"We're ready for anything". That's the claim being made by Kent County Council this week as it unveils its winter road plans. Sixty gritters are on standby and tonnes of salt has been ordered. But, budget savings have to be made again this year. So workers won't be gritting less important roads, unless there's what they call a 'snow emergency'. Andrea Thomas has been finding out more from Highway manager Carol Valentine and councillor David Brazier from Kent County Council.
The Met Office have announced this afternoon that many across our region may see snow this Christmas.
Chief Forecaster Eddy Carroll said:
"We can expect stormy weather in many areas to start the Christmas week, but looking forward to Christmas Eve and Christmas Day, we are expecting it to turn colder, with a mix of wintry showers and sunny spells but for wind speeds to drop.
"So there is a chance that some places may see a White Christmas".
In statement the Met Office said: “Looking forward to Christmas Eve and Christmas Day, we are expecting it to turn colder and less windy with overnight frosts and sunny spells and a mix of showers, so there is a small chance that some places may see a White Christmas”
The Met Office have released this video detailing snow fall across our region and in the UK at Christmas over 50 years.
The Met Office says there is a chance there will be a white christmas in our region with "snow possible everywhere".
It's not often you get asked to name a council gritting lorry but that's what's happening in Kent over the next week. A competition's being run for children to give amusing, snow-themed names to the county council's fleet of winter gritters.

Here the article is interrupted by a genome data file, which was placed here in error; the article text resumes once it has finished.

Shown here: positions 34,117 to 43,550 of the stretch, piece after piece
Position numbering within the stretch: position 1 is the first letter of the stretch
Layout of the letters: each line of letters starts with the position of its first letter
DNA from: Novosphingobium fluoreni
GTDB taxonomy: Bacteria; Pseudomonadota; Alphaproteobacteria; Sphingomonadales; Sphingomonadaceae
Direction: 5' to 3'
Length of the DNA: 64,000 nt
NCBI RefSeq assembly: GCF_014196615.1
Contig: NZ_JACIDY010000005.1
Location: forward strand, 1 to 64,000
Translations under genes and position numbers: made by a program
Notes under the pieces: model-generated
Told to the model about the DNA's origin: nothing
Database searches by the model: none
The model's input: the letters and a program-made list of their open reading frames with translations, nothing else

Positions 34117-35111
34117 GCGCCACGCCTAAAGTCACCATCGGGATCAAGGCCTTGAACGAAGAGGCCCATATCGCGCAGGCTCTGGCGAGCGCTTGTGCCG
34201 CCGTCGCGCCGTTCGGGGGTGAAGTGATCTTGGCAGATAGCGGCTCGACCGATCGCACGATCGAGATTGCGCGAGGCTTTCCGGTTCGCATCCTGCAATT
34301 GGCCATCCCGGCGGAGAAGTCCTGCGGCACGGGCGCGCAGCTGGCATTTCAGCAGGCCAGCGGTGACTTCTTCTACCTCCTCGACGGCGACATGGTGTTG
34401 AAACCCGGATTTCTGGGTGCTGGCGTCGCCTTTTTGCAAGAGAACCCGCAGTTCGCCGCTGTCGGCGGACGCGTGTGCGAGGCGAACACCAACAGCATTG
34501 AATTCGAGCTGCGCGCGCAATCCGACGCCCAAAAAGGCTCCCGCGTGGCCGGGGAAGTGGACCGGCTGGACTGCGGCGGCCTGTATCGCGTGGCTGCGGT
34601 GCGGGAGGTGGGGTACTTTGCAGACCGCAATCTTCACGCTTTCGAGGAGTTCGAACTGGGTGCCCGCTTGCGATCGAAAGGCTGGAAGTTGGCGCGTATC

The "Snowminator" has already been christened, to get things rolling; other suggestions include Auntie Freeze and Snow Farrah. Ruje Yasmin reports, speaking to Carol Valentine and Cllr David Brazier, both from Kent County Council.
As winter approaches and the cold weather starts to set in, Kent County Council is gearing up for snow.
They have launched a range of new snow gritters - all to be given humorous snow-related names
Last winter saw more than 32,000 tonnes of salt spread on the county's busiest routes - more than 2,300 miles of road.
Kent's fleet of 60 gritters are being introduced with their own personalities thanks to the county's school kids. "Gritney Spears", "Snowminator" and "Usain Salt" could be out gritting Kent's road this winter if put forward in Kent County Council's "Name the Gritter" competition.
David Johns speaks to Kent County Council about the amusing initiative.
This image from #uksnow Map shows much of the snow in our region is confined to Northern areas. It's thickest in Berkshire and Oxfordshire, but reports also coming in from parts of Sussex too.